Feds 'Hiding Mad Cow Cases'
American Records Not Credible, Former Packing Plant Vet Says
By Duncan Thorne
The Edmonton Journal
EDMONTON - A former American government packing plant veterinarian says the United States government is hiding cases of mad cow disease.
Dr. Lester Friedlander said Wednesday that colleagues with the United States Department of Agriculture have told him of cases that the USDA has chosen not to announce.
Friedlander, who has been invited to speak to Parliament's agriculture committee next week on proposed changes to Canadian inspection legislation, refused to give details. He said the USDA employees are close to retirement and risk losing their pensions.
He has previously spoken out, however, about a Texas cow that had mad cow symptoms and went untested to a rendering plant after a USDA veterinarian condemned it at a packing plant in San Angelo.
There have been U.S. news reports that just three cows processed by the plant were tested for bovine spongiform encephalopathy over two years. The plant, Lone Star Beef, processes older dairy cows considered at higher risk of carrying BSE.
Friedlander said it's not credible that the USDA has found just one BSE case and only in a cow that entered the United States from Alberta rather than being raised in the U.S.
"You've found four cases (including a cow from Alberta discovered in Washington state with the disease) out of 12 million cattle and the United States has found none out of 120 million," Friedlander said in an interview during a speaking visit to Edmonton.
He said production practices in the two countries are similar enough that the USDA should be finding more BSE cases.
Friedlander was in charge of meat inspectors at the largest U.S. culled-cow packing plant, in Pennsylvania, until 1995. He lost his job for, in his words, "doing too good a job."
He has since become a public speaker on food and animal safety issues. He was in Edmonton as a guest of the Edmonton Friends of the North Environmental Society.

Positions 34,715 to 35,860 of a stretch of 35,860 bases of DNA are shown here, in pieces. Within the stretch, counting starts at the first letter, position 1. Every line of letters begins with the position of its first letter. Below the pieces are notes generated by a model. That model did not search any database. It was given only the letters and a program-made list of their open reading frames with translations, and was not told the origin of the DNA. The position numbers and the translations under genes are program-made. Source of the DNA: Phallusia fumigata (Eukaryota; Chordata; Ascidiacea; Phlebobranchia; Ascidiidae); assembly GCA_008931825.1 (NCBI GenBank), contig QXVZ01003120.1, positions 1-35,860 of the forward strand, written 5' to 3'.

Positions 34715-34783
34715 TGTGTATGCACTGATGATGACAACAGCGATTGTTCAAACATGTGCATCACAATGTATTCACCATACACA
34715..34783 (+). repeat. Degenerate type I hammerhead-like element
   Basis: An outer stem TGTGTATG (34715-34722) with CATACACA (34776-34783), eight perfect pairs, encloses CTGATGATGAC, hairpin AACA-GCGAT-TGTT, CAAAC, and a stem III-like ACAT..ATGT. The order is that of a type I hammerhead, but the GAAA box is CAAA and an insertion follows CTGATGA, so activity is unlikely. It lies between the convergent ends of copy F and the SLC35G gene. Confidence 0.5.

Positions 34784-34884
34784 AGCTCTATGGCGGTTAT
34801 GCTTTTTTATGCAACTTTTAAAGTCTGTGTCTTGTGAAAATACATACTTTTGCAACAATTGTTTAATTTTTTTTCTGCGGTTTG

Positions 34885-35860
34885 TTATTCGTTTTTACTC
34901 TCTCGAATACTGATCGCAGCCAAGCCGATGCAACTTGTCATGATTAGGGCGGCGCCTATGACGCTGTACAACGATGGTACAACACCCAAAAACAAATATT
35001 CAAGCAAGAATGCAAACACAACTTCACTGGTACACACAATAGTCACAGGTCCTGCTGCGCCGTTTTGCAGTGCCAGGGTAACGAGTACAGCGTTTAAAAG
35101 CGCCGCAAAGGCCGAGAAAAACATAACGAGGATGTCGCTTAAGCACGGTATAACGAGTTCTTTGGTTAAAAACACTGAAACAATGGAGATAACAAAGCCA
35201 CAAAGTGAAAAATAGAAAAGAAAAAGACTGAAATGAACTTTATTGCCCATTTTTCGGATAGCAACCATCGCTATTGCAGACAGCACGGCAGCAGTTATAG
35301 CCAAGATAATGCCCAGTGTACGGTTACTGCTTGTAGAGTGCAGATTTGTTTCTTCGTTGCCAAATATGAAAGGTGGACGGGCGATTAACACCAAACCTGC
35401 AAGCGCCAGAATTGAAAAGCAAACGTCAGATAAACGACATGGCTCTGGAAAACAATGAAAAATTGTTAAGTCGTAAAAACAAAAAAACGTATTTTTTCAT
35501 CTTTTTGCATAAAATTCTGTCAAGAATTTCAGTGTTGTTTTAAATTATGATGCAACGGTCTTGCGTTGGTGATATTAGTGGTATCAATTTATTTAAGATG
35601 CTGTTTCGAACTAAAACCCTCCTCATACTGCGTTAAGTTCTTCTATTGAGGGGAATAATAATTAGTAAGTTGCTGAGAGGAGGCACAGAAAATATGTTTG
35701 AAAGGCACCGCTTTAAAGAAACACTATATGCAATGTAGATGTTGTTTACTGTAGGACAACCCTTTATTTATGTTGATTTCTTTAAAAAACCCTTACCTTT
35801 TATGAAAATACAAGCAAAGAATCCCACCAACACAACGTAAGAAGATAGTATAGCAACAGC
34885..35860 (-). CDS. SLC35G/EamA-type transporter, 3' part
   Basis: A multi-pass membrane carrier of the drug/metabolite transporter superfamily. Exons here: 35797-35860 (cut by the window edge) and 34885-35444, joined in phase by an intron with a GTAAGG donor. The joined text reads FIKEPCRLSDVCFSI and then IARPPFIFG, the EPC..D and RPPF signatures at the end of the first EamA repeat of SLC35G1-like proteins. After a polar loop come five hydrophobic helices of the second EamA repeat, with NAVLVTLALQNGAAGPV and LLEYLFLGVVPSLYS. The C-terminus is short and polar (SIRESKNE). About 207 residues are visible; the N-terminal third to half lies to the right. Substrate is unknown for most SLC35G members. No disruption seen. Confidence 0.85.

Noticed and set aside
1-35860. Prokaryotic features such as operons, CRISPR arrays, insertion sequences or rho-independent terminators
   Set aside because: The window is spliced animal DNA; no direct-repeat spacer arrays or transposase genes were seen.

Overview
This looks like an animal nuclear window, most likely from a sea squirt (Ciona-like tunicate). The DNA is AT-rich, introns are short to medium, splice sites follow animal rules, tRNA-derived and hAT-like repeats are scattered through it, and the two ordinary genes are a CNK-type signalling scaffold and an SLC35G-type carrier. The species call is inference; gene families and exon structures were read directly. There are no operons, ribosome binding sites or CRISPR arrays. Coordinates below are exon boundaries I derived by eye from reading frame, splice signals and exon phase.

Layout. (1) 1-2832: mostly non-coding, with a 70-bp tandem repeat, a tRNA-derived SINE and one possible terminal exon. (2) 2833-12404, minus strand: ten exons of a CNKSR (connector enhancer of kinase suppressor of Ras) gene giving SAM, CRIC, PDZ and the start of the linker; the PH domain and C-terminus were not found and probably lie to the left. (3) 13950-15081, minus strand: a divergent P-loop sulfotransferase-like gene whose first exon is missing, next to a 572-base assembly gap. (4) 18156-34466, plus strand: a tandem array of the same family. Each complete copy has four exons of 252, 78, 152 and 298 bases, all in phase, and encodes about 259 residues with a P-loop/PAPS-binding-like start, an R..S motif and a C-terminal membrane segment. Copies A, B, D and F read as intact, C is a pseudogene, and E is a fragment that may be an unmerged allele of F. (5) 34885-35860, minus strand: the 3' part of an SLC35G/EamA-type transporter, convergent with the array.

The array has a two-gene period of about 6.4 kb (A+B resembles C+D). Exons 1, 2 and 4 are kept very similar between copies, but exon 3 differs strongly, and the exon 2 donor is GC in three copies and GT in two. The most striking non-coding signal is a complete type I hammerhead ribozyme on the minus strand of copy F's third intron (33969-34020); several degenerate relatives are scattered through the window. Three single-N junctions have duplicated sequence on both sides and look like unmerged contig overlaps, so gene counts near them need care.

The USDA's record looks worse than the Canadian Food Inspection Agency's but Canada needs a new "consumer" agency to oversee packing plant inspections, he added. He said the USDA and CFIA both suffer from having too much influence from politicians eager to please the food industry. His proposed consumer agency would be a government body but would have more safeguards against political influence.
Marc Richard, speaking from Ottawa for the CFIA, said the agency enforces rules set by Parliament and does its job well.
He said it reports to Agriculture Minister Andrew Mitchell and a replacement government agency would have to do the same.
Friedlander also warned against intensive livestock operations, such as cattle feedlots and large hog operations. He said they are ideal breeding grounds for bacteria and disease, and authorities have tended to react slowly when there's an outbreak.
Delayed reaction to avian flu last year at a British Columbia poultry operation led to a large and costly outbreak, he said.
John Feddes, an agricultural engineer at the University of Alberta, said the province's confined feeding operations are generally run well, under stringent rules. Large hog operations, Feddes said, are clean.
"Just because they're large doesn't mean they're going to be out of control."
Dr. Gerald Ollis, Alberta Agriculture's chief veterinarian, said confined feeding ops tend to have well-educated people in charge and are big enough that they can have vets visit more often than at smaller farms.
Ollis added that his experience of CFIA inspections is that they are done well.
He was not aware of reports of limited BSE testing at the Texas packing plant, but said the USDA is concentrating its tests at high-throughput operations.
© The Edmonton Journal 2005



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